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The Ultimate Guide: How Baseball Gloves are Made?

how baseball gloves are made

Have you ever seen a pair of baseball gloves in person or on TV and wondered about how it was made? Do not worry because you are not alone. Many dedicated fans look into the process of making a baseball glove, so they are aware of all the relevant technical know-how. It will spice up your sports talk too! Understanding this, we have put together an in-depth article on the A to Z production procedure, which in short, includes:

  • Die-cutting parts and sewing the shell
  • Inserting the pads and plastic reinforcements
  • Creating the web from several pieces of leather
  • Lacing all the parts and strengthening with nylon threads
  • Lining the back of the glove with sheepskin or synthetic material
  • Final shaping with a hot hand machine and final check-ups

Needless to say, there is more to know about each step. So, read on to know the details to know how baseball gloves are made.

First, to set the stage for understanding how they are made, we will explore the materials and parts.

Baseball Glove Materials

baseball-glove-material

The raw materials for baseball gloves can be counted on the fingers of one hand. There is plastic, nylon, and leather. The manufacturer used plastic and nylon to reinforce the thumb and fingers, while the remaining was leather. Cowhides are the most common, but some gloves can also be from kangaroo hide, which is softer and easier to break-in.

The cowhides are cured to eliminate bacteria and processed in a tannery, where tanning, a chemical reaction, happens to filter out the low-quality leather. Fine leather converges an ideal blend of durability and flexibility. Quality leather is what most, if not all, baseball companies compete upon.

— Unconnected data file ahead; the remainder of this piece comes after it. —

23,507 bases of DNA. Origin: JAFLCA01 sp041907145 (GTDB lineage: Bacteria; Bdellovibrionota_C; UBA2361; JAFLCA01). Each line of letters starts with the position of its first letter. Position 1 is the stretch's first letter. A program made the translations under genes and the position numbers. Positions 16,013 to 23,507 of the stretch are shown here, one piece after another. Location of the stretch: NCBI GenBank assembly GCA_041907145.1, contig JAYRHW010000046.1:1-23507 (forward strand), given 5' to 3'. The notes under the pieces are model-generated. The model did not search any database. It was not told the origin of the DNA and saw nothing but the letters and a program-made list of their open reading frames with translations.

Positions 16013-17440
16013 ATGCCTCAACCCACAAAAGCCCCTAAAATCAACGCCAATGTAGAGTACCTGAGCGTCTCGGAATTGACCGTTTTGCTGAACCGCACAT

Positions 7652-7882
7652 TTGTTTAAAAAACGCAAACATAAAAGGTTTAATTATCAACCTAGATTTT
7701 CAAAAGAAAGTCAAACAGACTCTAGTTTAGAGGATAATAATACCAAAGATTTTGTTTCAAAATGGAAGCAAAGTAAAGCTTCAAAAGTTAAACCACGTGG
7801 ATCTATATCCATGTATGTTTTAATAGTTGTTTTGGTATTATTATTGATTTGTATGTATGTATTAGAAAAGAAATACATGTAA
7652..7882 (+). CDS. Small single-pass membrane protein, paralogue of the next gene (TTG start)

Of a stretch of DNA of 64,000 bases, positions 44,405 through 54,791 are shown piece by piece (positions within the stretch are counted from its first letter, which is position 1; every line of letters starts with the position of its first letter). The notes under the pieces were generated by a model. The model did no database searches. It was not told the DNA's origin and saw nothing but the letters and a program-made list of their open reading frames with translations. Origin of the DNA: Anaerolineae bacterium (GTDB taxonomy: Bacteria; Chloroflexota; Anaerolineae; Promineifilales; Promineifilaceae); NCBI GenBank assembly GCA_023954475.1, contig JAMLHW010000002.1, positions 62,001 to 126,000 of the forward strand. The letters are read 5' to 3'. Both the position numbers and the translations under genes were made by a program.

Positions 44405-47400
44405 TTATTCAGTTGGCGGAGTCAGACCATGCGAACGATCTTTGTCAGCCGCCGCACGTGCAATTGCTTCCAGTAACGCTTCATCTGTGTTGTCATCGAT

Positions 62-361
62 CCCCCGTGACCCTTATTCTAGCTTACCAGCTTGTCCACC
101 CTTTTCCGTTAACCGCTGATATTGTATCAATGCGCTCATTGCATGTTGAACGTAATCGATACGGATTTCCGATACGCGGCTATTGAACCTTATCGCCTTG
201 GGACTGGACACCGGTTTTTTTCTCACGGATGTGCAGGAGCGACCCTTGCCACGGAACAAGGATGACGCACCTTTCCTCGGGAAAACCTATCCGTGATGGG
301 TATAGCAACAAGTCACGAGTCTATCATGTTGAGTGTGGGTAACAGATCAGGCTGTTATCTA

Although other synthetic materials have been frayed to replace the leather, none are as stretchy and resilient, providing the same feel. Hence, so far, no materials can take over leather’s reign. However, there are certain youth gloves and recreational gloves made of synthetic leather, which is extra lightweight.

A few other minor materials are used, depending on the manufacturer, are glue, sheepskin, and synthetic lining.

Baseball Glove Parts

There are seven main parts of a baseball glove: web, palm, pocket, wrist adjustment, heel, lacing, and hinge.

  • Web: This part of the glove connects the thumb and fingers. It is responsible for the control of the ball upon impact. In detail, it includes woven leather that closes up the wearer’s hand for catching motions. The web is particularly useful for fly balls, line drives, and pop-ups. There are many different types of web, varying by players’ position. For example, fielders feature basket, trapeze, modified trap, H-web, I-web, cross, and two-piece webbing. First base gloves are often equipped with a single post, modified H-web, and dual bar webbing, while half-moon and one-piece webbing can be found on catchers’ gloves.